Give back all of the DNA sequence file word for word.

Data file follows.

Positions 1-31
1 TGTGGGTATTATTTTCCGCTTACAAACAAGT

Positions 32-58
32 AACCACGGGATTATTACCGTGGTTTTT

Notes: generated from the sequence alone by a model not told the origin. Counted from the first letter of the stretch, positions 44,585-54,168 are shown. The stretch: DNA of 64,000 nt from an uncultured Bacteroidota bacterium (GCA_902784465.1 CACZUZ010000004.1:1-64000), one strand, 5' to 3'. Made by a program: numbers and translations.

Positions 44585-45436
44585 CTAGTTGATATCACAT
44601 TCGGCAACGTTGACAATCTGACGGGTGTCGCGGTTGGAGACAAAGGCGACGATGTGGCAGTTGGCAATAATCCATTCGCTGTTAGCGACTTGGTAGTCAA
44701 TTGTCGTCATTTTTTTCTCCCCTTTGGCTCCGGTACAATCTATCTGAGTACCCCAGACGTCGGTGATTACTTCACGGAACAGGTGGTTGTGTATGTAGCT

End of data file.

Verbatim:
Positions 1-31
1 TGTGGGTATTATTTTCCGCTTACAAACAAGT

Positions 32-58
32 AACCACGGGATTATTACCGTGGTTTTT

Notes: generated from the sequence alone by a model not told the origin. Counted from the first letter of the stretch, positions 44,585-54,168 are shown. The stretch: DNA of 64,000 nt from an uncultured Bacteroidota bacterium (GCA_902784465.1 CACZUZ010000004.1:1-64000), one strand, 5' to 3'. Made by a program: numbers and translations.

Positions 44585-45436
44585 CTAGTTGATATCACAT
44601 TCGGCAACGTTGACAATCTGACGGGTGTCGCGGTTGGAGACAAAGGCGACGATGTGGCAGTTGGCAATAATCCATTCGCTGTTAGCGACTTGGTAGTCAA
44701 TTGTCGTCATTTTTTTCTCCCCTTTGGCTCCGGTACAATCTATCTGAGTACCCCAGACGTCGGTGATTACTTCACGGAACAGGTGGTTGTGTATGTAGCT